[Dojo-interest] pre loading overlay issue

John Locke mail at freelock.com
Sat Jun 5 16:02:55 EDT 2010


Jean-Rubin Leonard wrote:
> Hi all,
> I am trying to achieve an application preloading overlay as described 
> here:
> http://www.sitepen.com/blog/2008/10/06/implementing-a-web-application-preloading-overlay/, 
> except I want to use dojox.widget.Standby.
Well, that's a bit of a problem -- it looks like dojox.widget.Standby 
requires a few other dojo files just to get started up, so you're going 
to have to wait for much of Dojo to load before the widget can turn 
on... There's not really a way around that.

> I'm having an issue where the code that should show the overlay gets 
> run (witness the console.log) but the overlay does not show. The 
> application races on and requires more modules and at the very end 
> when all modules are loaded, just prior to showing the widgets, it 
> shows the overlay for like half a second. Anyone can tell me what I'm 
> doing wrong and what solution I could use?

I think your nested dojo.addOnLoad functions are not behaving the way 
you expect. And also, dojo.requires are synchronous -- they're going to 
block execution until they're loaded--so nesting them in multiple 
addOnLoads isn't going to help anything. I'm not exactly sure when 
addOnLoad fires after the initial page load--so I'm really not sure what 
sequence your functions load--but I don't think the way you've done it 
is a good approach.

If you want to have a pre-loading overlay, I think you really have to do 
it with your own Javascript before Dojo loads. Otherwise most of the 
delay has happened before your widget starts up.

So basically, I would suggest putting the overlay domNode right in the 
HTML, with a css class that specifies the loading graphic, position, 
size, etc and sets the display to none. Then put some inline javascript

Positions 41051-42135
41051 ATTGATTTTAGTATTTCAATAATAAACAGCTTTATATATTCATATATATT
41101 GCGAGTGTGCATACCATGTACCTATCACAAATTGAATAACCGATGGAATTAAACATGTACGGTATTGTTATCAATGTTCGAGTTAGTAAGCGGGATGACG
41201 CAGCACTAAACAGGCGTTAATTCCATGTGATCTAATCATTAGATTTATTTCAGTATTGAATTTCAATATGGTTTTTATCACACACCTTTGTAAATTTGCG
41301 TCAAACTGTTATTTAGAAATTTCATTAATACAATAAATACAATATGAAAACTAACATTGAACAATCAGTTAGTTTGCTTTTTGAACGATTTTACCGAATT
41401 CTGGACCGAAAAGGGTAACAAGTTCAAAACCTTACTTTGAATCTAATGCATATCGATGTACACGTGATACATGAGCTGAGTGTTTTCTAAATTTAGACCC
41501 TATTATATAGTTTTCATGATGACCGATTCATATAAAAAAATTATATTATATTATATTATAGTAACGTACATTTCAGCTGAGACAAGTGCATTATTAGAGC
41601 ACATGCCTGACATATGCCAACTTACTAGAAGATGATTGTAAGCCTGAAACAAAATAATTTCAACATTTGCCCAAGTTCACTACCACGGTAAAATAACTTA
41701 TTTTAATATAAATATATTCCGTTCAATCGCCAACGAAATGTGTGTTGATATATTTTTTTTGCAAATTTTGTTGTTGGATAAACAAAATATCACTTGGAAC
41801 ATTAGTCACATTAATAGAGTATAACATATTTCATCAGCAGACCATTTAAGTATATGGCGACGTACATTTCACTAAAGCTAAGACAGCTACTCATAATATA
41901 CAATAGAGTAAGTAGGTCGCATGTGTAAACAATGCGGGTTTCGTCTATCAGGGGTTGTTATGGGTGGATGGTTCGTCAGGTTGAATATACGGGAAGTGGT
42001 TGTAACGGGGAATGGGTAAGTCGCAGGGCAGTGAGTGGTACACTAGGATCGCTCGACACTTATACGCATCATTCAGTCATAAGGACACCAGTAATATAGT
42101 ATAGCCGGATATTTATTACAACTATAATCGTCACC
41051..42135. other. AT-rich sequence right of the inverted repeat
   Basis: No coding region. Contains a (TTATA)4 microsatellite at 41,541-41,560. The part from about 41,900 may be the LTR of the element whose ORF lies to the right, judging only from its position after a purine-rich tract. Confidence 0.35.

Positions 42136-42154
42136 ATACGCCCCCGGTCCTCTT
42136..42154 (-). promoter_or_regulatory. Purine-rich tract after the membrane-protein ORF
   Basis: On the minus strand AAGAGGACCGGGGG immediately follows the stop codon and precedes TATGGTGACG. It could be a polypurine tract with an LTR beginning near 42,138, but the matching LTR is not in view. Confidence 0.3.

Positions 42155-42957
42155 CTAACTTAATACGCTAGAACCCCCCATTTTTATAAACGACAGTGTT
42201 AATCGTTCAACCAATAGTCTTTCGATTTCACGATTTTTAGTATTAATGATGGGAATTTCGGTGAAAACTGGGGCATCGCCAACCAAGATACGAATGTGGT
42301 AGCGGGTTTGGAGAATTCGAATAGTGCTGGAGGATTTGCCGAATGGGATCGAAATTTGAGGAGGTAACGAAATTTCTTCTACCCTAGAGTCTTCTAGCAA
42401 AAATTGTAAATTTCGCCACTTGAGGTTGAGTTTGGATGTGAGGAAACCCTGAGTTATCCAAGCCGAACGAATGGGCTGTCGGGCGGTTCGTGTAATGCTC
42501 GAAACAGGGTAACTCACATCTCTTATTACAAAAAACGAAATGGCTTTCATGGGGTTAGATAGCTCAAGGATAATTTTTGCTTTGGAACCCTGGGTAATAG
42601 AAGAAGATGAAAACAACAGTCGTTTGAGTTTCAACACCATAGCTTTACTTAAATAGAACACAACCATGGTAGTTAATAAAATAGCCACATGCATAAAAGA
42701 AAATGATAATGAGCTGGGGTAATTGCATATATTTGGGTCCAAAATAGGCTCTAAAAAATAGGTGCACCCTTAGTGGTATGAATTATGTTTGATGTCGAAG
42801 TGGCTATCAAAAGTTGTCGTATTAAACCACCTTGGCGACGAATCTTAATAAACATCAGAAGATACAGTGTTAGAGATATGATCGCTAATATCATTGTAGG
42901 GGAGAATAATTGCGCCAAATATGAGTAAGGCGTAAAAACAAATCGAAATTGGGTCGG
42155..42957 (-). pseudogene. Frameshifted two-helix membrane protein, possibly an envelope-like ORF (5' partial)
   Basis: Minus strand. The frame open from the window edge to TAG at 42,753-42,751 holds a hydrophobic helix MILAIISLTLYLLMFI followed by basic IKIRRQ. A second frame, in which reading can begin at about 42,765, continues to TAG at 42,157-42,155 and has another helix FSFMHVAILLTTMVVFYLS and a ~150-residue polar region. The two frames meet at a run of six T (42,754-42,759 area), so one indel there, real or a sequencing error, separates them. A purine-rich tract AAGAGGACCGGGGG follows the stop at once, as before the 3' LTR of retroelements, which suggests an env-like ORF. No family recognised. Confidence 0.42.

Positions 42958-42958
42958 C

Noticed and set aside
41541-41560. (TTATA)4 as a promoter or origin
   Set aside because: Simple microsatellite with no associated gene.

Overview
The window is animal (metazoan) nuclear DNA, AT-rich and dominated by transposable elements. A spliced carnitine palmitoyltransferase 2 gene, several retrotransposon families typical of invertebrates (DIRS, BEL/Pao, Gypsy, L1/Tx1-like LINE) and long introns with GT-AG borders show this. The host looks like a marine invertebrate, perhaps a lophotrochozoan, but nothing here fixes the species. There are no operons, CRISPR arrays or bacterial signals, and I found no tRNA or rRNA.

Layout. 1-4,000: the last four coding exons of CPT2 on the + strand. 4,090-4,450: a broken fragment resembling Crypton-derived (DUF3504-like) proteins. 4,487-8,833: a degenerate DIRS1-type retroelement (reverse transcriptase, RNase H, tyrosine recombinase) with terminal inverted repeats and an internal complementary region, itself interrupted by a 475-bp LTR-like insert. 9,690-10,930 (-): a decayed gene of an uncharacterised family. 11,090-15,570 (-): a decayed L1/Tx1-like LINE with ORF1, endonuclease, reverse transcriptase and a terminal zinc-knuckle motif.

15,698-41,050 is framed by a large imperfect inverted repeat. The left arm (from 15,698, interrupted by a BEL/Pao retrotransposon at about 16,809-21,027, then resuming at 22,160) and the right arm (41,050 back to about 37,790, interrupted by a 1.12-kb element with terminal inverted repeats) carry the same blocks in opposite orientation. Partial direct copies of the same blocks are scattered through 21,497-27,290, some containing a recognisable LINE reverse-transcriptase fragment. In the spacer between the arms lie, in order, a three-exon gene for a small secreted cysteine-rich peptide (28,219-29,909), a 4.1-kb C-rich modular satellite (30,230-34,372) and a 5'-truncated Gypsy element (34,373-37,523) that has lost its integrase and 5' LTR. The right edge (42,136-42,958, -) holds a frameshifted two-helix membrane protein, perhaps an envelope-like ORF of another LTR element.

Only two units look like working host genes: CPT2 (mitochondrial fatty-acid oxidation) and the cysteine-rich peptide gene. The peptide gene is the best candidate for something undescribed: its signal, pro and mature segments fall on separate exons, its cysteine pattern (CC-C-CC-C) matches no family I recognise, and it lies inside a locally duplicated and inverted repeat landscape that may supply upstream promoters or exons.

AFTER the domnode that uses DOM methods to set the display to block 
(this is how you make sure it degrades with javascript off--and at that 
point you can't count on dojo being ready). That's pretty much the 
approach in the example.

Then in your (single) addOnLoad, require all the modules you're looking 
for and hide the overlay.

>             dojo.addOnLoad(function(){
>                 dojo.require("dojo.parser");
>                 dojo.require("dijit.layout.BorderContainer");
>                 dojo.require("dijit.layout.ContentPane");
>   ...

>                dojo.require("dijit.Toolbar");
>                 dojo.addOnLoad(function() {
>                     //We now parse the page's dijits
>                     dojo.parser.parse();
>                     //Hide loader when we done
>                     preloader.hide();
>                 });
>             });

... aside from anything else in there, the second addOnLoad function is 
worthless -- because script execution blocks on each of those 
dojo.require's, so all of those files are loaded before the 
dojo.addOnLoad is even called. You can safely put the 
dojo.parser.parse() after all the requires, not in an addOnLoad. I don't 
know whether that second addOnLoad function would get called immediately 
(because the document is loaded) or after the next AJAX call -- my guess 
is that it might be slightly more useful to put an addOnLoad function 
like this ahead of an asynchronous XHR call, because by the time the 
javascript interpreter becomes idle, there's another request happening 
so it wouldn't fire the addOnLoad immediately. That's a guess 
though--can somebody confirm?

John Locke

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